Notes On Demonstrative Communications

Submitted By owischki
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Demonstrative Communications
Ottmar P Wischki
March 30, 2015
Otha Starr
Demonstrative Communications Communication is a form of transferring information from one person to the next by acknowledging the sender’s intent, comprehending the context of the message, and acting upon it to be able to create a shared understanding. Communication starts with the sender, who must format the message correctly, by using proper grammar, punctuation, noun sequencing, syntax and delivering the message coherently. It then goes to the receiver who must interpret, analyze and decipher the message and be able to understand what is being sent. There must be a sender and receiver for any kind of communication to take place and if there is no sender and receiver, then communication cannot take place. In regards to communication, there are four types of communication which are verbal (spoken communication), non-verbal communication, written communication, and visualization communication. “Communication is an exchange of information via verbal or written messages and is the process of sending and receiving messages.”(Communication, 2012; Cheesebro, O’Connor, and Rios, 2010).
Types of Communication
Demonstrative communication involves the process of sending and receiving information and/or messages by non-verbal and unwritten communication through facial expressions, body language, and the tone of voice one uses.
Facial expressions can be conceived and viewed by an individual as positive or negative depending on what facial expression an individual may have. A smile is a good example of a demonstrative form of communication; a smile sends a receiver the message of being happy or friendly. On the opposite end a frown is generally noted as being negative and can send or steer the message that way.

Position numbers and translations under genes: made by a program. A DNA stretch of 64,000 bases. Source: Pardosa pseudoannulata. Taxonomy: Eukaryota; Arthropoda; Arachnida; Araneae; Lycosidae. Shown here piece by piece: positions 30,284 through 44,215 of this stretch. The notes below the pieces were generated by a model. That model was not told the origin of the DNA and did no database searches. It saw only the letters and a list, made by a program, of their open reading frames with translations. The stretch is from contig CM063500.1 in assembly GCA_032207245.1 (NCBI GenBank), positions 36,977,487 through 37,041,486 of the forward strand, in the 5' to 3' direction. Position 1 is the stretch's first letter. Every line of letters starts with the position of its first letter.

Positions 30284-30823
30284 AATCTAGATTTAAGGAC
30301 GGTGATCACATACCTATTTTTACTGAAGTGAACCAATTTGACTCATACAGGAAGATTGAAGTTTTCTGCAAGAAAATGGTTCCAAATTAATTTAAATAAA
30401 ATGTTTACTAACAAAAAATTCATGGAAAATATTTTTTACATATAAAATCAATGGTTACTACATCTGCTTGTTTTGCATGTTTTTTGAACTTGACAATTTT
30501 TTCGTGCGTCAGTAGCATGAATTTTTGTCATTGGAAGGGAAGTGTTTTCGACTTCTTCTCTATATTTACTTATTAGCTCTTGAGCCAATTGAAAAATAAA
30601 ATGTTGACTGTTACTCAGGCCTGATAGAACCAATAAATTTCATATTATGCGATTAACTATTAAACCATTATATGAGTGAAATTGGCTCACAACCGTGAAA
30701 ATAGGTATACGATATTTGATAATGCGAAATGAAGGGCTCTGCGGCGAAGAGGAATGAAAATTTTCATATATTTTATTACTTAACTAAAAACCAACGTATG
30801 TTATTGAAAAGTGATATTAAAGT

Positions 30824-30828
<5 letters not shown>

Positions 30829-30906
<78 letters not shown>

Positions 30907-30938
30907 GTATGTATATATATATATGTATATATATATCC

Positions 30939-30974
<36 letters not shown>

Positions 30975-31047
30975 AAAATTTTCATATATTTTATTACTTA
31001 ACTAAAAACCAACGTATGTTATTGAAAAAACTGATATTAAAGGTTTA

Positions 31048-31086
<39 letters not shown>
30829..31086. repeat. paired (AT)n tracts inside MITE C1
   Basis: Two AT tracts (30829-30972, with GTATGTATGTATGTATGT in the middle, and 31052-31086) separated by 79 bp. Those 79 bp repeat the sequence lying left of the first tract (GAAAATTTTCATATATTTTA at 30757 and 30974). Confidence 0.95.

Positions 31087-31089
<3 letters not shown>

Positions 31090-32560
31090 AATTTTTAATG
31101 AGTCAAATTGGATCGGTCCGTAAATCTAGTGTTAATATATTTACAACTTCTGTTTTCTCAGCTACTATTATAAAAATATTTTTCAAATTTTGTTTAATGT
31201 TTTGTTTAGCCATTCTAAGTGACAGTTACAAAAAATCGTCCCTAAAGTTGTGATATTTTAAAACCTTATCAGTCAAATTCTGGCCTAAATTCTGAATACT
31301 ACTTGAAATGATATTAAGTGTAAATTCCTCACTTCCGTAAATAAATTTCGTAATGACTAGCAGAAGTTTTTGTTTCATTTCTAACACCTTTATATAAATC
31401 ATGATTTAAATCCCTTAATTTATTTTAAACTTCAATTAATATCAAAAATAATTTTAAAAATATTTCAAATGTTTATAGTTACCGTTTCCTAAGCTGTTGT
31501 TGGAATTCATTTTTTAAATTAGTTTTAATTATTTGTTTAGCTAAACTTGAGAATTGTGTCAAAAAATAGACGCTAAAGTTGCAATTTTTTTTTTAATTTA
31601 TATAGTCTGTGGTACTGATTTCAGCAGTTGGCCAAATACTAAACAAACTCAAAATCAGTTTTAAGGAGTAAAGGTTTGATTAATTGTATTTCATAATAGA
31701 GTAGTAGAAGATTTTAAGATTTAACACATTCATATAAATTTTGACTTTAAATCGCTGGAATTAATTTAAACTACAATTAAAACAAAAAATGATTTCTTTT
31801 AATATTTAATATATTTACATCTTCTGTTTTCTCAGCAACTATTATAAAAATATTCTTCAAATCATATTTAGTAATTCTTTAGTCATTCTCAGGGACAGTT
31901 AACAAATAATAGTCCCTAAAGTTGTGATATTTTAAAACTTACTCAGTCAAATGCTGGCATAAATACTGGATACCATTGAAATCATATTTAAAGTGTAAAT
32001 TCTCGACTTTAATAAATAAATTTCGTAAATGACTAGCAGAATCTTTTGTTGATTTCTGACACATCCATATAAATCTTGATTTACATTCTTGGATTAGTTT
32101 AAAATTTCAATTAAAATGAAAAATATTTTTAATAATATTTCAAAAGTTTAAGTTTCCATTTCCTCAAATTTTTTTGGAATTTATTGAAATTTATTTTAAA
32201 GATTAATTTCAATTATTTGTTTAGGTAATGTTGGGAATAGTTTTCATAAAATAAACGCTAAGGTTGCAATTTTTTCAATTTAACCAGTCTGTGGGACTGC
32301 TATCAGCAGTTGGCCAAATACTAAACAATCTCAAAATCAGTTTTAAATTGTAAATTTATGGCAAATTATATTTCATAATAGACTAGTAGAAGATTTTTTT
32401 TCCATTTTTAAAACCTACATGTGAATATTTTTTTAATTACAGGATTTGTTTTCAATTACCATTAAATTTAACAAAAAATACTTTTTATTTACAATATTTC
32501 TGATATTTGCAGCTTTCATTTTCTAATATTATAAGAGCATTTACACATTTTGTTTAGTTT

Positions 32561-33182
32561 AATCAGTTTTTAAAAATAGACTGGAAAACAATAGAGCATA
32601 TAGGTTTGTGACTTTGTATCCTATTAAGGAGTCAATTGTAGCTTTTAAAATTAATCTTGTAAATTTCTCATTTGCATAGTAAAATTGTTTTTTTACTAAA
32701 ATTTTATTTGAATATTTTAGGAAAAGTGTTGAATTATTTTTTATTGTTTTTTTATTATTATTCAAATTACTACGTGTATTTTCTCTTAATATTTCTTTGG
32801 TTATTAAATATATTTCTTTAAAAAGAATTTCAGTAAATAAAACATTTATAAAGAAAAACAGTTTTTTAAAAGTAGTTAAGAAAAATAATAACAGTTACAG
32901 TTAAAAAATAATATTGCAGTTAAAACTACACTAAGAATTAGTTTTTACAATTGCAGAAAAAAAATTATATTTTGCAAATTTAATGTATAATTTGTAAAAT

Body language is a tool that is used in any activity that would involve communicating and interacting with other people. Eye contact is a great example here. Eye contact is an important because it can show the receiver that the sender is honest, sincere, attentive and engaged in the discussion. An individual’s body language is an important factor in how a message is received, using bad posture, looking away or up and down, avoiding eye contact, crossing arms can be interpreted by the receiver in a different fashion as intended..
Whether a message is delivered positively or negatively also depends on one’s tone of voice. The pitch, tempo and tone can sway a receiver one way or another from the intended message. Loud and boisterous speeches may work in some arenas and for certain crowd’s but to others it may come off in a negative manor and vice versa with a quiet and soft spoken speech. Knowing your audience will help with the tone of delivery.
Effective ways for a sender and receiver to communicate in a demonstrative way would be to send the right message, making sure the message received is correct, and making sure it is comprehended and understood by the other person. (Effective Communication, 2012). Other ways of demonstrative communication is to use repetition, contradiction, substitution, complementing, and accenting.
Repetition can be used non-verbally by continued eye contact, repeating enthusiastic gestures, engaging the audience or thoughtful pauses. By not syncing body language with verbal communication the sender could be sending a message that is in contradiction to the actual intent. Substitution can occur by using non-verbal gestures such as smiling or clapping or possibly throwing arms open to show approval. It works in reverse as well by frowning, or shrinking the eyes in disgust or crossing the arms. Complementing by waving to someone as you say hello